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Is it possible to set up communication between an Arduino Uno and an Android phone using a wire that directly connects the Android phone and the Arduino?

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  • $\begingroup$ I'm not going to go any more in depth than this, so I'll leave it as a comment, but my gut reaction was a 2 way modem on a headset connection. $\endgroup$ – Chuck Oct 20 '15 at 0:25
  • $\begingroup$ What do you want to achieve with this? You might choose for a bluetooth/wifi connection instead. $\endgroup$ – Paul Oct 20 '15 at 16:21
  • $\begingroup$ i wanna control this arduino with anothe mobile #FuaZe $\endgroup$ – user3699039 Oct 21 '15 at 13:15
  • $\begingroup$ You have to use the @ symbol, not the # symbol to talk to someone :-) $\endgroup$ – Greenonline Oct 22 '15 at 8:26
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Whilst your question would be better suited to the Arduino StackExchange site, I shall attempt to answer it nevertheless. Below is the method that I have used in the past, however, there are, obviously, more than one way to skin a cat... For example the same question was asked a few years ago on EE.SE, Connect Android device to Arduino Uno via USB.

The answer to your question may be found here, Android USB host + Arduino: How to communicate without rooting our Android tablet or phone. However there are some pre-requisites for the Android device that you are intending to use:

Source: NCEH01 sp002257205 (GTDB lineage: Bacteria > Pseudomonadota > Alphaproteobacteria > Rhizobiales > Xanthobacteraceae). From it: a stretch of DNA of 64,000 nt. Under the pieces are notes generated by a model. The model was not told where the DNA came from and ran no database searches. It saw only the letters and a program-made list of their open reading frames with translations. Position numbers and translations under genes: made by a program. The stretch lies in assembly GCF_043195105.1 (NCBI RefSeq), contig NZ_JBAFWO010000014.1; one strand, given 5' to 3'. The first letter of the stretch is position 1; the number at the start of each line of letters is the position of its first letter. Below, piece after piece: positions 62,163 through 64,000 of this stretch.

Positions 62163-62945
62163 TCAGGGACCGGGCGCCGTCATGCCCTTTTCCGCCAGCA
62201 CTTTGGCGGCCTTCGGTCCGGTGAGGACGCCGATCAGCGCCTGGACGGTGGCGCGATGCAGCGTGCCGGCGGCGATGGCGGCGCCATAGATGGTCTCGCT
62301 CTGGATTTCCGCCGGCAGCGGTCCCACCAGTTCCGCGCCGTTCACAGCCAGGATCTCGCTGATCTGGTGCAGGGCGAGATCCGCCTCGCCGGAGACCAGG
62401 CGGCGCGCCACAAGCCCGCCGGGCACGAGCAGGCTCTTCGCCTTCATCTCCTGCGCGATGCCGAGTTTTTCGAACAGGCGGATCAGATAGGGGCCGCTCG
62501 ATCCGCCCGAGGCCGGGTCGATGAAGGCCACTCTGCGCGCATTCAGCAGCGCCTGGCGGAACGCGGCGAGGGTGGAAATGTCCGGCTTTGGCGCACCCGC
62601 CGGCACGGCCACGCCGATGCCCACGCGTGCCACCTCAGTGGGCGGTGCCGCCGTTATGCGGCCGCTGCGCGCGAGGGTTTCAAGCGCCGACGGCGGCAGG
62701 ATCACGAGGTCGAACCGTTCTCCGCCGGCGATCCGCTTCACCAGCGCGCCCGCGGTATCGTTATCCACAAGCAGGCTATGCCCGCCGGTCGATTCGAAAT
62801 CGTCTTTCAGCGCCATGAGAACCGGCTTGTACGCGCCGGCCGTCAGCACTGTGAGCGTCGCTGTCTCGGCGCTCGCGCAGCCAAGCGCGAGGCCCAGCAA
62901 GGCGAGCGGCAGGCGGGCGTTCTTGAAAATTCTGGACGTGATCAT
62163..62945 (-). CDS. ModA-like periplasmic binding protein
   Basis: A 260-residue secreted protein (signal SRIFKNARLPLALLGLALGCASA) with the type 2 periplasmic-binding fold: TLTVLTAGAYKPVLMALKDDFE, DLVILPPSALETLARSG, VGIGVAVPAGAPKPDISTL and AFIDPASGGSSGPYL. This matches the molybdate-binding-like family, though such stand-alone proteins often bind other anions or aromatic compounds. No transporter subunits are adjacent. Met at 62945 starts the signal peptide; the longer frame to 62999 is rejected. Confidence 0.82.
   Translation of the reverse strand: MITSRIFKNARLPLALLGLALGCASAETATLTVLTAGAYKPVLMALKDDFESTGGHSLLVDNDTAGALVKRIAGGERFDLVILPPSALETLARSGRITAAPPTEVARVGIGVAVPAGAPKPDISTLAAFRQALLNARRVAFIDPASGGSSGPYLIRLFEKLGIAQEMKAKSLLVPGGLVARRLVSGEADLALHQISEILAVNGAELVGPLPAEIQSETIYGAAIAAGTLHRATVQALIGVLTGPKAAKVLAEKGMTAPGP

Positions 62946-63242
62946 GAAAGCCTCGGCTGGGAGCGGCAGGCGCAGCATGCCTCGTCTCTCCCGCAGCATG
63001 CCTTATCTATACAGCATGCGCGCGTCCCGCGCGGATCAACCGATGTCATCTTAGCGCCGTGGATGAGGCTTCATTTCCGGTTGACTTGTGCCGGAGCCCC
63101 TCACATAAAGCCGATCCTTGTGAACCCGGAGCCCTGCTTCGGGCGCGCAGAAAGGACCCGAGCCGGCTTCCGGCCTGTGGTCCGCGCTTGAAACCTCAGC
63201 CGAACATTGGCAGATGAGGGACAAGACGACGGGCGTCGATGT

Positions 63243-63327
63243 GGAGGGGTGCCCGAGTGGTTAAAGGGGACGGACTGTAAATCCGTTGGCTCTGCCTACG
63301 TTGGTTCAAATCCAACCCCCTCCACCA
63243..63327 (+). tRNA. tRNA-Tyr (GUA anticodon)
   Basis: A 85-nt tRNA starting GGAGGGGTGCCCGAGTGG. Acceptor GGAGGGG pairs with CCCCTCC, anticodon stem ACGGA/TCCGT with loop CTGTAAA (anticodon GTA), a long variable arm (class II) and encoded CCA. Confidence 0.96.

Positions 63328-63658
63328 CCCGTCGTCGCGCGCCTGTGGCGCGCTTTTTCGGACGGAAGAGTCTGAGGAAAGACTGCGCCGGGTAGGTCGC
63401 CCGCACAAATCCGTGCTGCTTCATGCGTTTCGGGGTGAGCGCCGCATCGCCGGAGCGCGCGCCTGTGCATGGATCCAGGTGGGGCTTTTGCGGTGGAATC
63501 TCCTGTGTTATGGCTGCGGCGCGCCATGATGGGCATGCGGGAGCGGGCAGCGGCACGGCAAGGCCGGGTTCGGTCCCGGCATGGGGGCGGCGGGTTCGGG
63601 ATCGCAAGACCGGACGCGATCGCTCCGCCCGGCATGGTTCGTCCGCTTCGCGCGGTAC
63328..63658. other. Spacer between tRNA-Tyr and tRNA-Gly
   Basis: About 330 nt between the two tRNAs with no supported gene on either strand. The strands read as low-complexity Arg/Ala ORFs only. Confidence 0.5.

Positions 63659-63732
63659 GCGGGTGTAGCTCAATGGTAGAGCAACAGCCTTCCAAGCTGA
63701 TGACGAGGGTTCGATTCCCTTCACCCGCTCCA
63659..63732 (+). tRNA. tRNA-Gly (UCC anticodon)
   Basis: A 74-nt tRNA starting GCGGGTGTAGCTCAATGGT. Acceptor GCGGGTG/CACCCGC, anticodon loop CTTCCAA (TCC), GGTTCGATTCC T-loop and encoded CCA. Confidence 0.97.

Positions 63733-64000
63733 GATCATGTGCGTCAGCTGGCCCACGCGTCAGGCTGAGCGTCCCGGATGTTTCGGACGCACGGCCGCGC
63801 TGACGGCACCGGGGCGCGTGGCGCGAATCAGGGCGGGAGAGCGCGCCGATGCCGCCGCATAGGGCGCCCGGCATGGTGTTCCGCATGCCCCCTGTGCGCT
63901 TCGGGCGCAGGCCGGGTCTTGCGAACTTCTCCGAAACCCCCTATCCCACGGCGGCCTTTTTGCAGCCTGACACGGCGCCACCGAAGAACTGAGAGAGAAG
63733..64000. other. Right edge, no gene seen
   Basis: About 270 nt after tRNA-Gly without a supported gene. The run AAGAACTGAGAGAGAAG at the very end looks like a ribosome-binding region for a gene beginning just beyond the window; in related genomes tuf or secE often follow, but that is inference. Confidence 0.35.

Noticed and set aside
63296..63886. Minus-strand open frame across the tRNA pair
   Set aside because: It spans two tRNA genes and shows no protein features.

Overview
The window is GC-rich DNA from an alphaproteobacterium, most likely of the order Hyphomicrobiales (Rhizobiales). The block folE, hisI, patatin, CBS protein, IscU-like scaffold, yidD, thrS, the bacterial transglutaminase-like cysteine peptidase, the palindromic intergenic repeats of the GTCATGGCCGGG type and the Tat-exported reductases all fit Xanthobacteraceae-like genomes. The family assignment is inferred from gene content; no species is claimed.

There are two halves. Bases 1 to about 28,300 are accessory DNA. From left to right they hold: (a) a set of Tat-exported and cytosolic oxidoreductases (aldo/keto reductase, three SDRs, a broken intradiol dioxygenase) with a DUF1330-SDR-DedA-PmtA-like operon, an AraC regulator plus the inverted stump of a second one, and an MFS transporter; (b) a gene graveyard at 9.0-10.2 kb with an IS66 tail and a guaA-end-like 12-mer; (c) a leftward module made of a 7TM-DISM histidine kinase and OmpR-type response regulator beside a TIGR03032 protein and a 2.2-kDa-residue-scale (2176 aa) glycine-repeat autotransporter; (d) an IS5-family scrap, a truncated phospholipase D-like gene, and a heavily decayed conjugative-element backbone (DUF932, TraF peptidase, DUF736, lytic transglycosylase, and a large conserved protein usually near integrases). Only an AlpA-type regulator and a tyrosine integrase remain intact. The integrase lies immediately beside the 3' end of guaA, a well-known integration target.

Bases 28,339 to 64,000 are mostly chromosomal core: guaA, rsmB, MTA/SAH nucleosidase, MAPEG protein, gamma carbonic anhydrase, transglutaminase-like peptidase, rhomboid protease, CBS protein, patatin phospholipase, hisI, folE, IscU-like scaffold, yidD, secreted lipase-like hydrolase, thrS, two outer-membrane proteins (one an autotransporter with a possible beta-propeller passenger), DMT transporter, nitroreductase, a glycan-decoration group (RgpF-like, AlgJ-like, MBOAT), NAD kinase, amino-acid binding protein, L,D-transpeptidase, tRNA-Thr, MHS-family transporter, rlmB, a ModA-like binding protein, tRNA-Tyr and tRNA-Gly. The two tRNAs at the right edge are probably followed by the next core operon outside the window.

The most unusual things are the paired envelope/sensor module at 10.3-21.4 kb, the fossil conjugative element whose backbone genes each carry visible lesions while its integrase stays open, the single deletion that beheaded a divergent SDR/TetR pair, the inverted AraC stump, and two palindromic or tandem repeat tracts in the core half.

You will require an Android device that supports USB host mode as well as the USB host API. Most Android 3.1+ tablets will suffice (some may require an USB OTG adapter). Also, the Galaxy Nexus has host mode enabled and matches the requirements (you will need an USB OTG adapter however).

I shall quote the information from the above page, in the case of link death.

This example consists of two parts:

  • The Android application that makes use of the USB API

A simple Android app that let’s you regulate the brightness of an LED on the Arduino using a slider. It also features a button to “enumerate” the USB device.

  • Firmware for the Arduino that does some serial I/O with the Android app

Very basic firmware for the Arduino. An interrupt is generated when a new byte is received. The received data controls the brightness of the Arduino’s on-board LED. (implemented via usleep-style software pwm in the main loop).

The Arduino Code:

int main(void) {
    //initialization
    initIO();
    uart_init();
    sei();

    uint8_t i = 0;
    volatile uint8_t pause;

    for(;;){//this is the main loop
        pause = data;
        PORTB |= (1 << LED);
        for(i = 0; i < pause; i++)
            _delay_us(10);
        PORTB &= ~(1 << LED);
        for(i = 0; i < 255-pause; i++)
            _delay_us(10);
    }
}

The Arduino Interrupt routine:

ISR(USART_RX_vect) {//attention to the name and argument here, won't work otherwise
    data = UDR0;//UDR0 needs to be read
}

The Android source code is available here: UsbController.tar.gz*.